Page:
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Join Our Research Team at DMA 2014
Feb 07, 2006
Case Study

General Motors Tests Kiosks to Gather Car Buyer Leads: 7 Lessons Learned (Plus Results Data)

SUMMARY: Last year General Motors decided to junk their paper-based lead generation systems completely in favor of electronic kiosks at autoshows and summertime events across Canada. It was a huge risk that got great results. This exclusive MarketingSherpa Case Study outlines the nitty-gritty details of the program. (Example: Did you know you should always bolt your kiosks to the floor?)
CHALLENGE
Every year General Motors Canada exhibits at about 50 autoshows, sporting events, theme parks (such as water parks) and other events consumers throng to.

The typical display includes at least one vehicle for the crowds to admire, plus stacks of paper "enter to win" sweeps entries and ballots. The goal is to generate brand awareness and sales leads.

But those handwritten sweeps and ballots are a pain to manage on the back-end. Consumers don't have perfect handwriting, and many resort to strange shorthand abbreviations for things like city name. Also, although GM's data center had a crack team processing the paper forms, the work took awhile, so leads couldn't always be acted on while they were still hot.

By December 2004, Susan Walker, GM's CRM Enterprise Data Enablement Manager, was fed up with bad data, wasted time and processing costs. She had a vision of a better world for 2005 -- paperless lead generation.

At the time practically no other consumer lead generation marketer in Canada was using electronic kiosks. The risk of handing over all event lead generation to an unknown technology for the year was stupendous.

CAMPAIGN
Walker carefully mitigated risk by first running a quick pilot test that month, putting kiosks in five dealerships. The promotion was for an end-of-year contest.

"It got us hooked. Consumers were not scared to walk up to them. So, we made a leap of faith to go wireless. We crossed our fingers."

With just three weeks left until the first big autoshow of the new year, Walker and her team, including a kiosk vendor and GM's ad agency (links to both below), scrambled to get the program up and running in time for all events in 2005. The team carefully based their tests and tactics on seven lessons learned by other kiosk users.

Lesson #1. Use alterable creative

The kiosks, which looked a bit like old fashioned videogames, were designed with interchangeable displays so the "packaging" could be changed to match the event or GM's promotional elements at the event. "We wanted the surveys to blend into the event and not look like typical GM corporate surveys."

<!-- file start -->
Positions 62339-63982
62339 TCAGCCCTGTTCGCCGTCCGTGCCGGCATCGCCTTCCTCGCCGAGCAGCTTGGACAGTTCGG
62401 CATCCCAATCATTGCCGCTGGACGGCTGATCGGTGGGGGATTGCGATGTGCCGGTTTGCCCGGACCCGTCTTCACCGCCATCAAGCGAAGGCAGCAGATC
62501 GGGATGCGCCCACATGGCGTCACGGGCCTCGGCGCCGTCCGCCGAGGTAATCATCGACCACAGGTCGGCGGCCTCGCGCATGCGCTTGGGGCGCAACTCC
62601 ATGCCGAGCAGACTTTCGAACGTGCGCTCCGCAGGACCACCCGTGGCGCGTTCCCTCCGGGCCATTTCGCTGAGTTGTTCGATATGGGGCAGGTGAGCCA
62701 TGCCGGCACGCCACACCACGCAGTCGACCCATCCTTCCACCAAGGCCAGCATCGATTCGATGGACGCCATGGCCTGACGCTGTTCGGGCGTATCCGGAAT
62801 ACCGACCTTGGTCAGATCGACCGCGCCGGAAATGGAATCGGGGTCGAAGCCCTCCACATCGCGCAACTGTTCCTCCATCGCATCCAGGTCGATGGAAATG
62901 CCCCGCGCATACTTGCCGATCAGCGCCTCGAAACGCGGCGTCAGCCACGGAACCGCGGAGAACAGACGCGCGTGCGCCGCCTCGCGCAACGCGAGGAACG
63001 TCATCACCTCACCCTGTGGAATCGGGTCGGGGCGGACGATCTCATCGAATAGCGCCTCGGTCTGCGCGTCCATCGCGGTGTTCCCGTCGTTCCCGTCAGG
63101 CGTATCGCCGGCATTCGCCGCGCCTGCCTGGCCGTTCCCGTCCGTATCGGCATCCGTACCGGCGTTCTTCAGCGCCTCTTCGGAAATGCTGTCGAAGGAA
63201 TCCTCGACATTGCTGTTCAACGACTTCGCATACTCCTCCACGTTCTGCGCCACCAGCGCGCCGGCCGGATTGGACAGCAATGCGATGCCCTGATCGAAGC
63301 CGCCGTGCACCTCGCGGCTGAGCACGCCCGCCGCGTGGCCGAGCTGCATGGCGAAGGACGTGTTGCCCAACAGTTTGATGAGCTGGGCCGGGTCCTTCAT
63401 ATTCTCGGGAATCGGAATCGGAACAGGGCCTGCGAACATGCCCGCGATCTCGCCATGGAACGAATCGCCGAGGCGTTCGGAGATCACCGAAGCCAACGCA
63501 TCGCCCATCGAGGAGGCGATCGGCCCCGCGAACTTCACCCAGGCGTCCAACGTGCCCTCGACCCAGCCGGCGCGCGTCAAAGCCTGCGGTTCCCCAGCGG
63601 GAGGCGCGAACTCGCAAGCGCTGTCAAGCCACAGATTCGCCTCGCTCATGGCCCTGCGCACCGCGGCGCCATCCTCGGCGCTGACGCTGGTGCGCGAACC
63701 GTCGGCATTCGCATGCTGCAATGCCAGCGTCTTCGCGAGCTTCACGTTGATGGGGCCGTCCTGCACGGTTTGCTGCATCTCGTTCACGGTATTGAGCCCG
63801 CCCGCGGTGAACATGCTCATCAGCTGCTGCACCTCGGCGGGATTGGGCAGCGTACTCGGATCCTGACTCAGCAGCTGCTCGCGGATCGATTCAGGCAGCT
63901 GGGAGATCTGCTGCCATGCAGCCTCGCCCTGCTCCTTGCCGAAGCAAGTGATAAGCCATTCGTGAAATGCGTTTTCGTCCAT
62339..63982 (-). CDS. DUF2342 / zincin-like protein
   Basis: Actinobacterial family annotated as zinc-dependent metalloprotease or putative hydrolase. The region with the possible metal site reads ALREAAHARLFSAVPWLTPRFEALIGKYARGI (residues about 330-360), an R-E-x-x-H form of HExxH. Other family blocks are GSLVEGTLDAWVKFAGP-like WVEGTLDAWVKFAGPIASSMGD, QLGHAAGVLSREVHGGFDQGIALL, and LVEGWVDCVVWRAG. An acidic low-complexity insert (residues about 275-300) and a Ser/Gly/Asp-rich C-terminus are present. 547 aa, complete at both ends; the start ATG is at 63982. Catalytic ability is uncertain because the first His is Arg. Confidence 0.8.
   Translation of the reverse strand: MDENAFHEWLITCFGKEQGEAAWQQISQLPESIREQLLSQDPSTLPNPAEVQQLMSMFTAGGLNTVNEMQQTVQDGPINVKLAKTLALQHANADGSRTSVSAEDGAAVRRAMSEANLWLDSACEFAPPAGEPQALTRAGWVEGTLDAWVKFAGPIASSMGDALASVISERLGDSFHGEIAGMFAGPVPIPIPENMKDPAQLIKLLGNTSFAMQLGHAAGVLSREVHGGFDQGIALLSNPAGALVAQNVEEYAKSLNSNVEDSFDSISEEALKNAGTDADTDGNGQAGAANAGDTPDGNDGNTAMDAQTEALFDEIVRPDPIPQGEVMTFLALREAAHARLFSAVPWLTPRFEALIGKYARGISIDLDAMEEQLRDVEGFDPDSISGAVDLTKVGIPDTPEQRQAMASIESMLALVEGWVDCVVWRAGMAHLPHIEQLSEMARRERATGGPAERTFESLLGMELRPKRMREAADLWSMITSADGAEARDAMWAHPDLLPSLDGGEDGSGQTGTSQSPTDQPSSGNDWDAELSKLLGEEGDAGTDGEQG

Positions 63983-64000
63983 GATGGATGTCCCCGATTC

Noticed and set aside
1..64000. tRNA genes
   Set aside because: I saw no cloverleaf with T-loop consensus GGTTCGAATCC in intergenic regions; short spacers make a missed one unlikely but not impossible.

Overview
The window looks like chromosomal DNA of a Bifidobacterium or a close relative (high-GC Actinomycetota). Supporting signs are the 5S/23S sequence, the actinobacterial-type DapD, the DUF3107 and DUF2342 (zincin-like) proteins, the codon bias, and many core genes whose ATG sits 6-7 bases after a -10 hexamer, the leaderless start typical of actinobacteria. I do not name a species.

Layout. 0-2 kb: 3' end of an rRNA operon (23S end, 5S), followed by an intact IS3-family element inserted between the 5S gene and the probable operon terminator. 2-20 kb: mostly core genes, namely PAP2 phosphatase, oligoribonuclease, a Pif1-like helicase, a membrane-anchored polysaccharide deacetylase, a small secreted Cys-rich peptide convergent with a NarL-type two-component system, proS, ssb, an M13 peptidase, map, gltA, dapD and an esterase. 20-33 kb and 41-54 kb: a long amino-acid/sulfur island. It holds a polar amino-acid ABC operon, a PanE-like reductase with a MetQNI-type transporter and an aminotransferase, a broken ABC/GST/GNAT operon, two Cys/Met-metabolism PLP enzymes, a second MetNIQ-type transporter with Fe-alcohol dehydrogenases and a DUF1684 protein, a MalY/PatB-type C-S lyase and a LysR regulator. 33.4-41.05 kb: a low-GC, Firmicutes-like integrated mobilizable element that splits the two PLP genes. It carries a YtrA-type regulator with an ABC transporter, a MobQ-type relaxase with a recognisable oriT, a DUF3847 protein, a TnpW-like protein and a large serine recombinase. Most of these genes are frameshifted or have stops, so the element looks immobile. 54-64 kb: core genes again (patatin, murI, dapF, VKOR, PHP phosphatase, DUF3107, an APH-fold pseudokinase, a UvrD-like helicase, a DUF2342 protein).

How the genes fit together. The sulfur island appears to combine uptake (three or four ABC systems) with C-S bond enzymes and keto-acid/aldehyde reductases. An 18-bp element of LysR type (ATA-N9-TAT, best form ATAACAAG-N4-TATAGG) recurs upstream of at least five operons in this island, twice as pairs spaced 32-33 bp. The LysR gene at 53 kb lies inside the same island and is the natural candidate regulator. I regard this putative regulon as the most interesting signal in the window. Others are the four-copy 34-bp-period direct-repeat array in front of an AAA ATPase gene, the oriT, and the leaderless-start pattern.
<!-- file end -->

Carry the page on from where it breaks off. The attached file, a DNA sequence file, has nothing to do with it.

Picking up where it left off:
This gave the brand marketers a chance to make an impression about GM even to consumers who didn't stop to fill out the form. Walker decided to put GM's agency in charge of this creative element rather than the kiosk folks because the agency were keepers of the brand.

Lesson #2. Make it light -- but bolt it down

The team shipped between eight and 20 kiosks to each event. The kiosks had to be light enough to keep down shipping costs and manageable for the booth crew on site. The final kisosk weighed about as much as a larger laptop. However, "stability was a concern for us. We bolted it to the floor to make sure if it got crowded, it would not get knocked over."

This also stopped the adventurer in every crowd who thinks it would be super fun to take a kiosk home. This is the type who also walked off with or broke the pens that were attached by wires to the kiosks. (The pens were used to mark answer buttons on the screen.) So the display team always kept a bag of spares on hand and routinely patrolled for pen losses and breakages.

Lesson #3. Wireless data downloads

It's critical to have the ability to download entries from each kiosk easily and remotely on a routine (at least daily) basis. As Walker notes, you don't want to risk keeping info in the kiosk itself in case it's damaged or simply switched off at the end of the day.

Also, remote wireless control lets the home team control the kiosk data rather than relying entirely on the efforts of the events team who may be busy managing a heck of a lot else.

"We did online reports to post to our intranet," notes Walker. "I could go in and instantly see how many people entered the day before. I could slice and dice the data."

Lesson #4. Optimize your form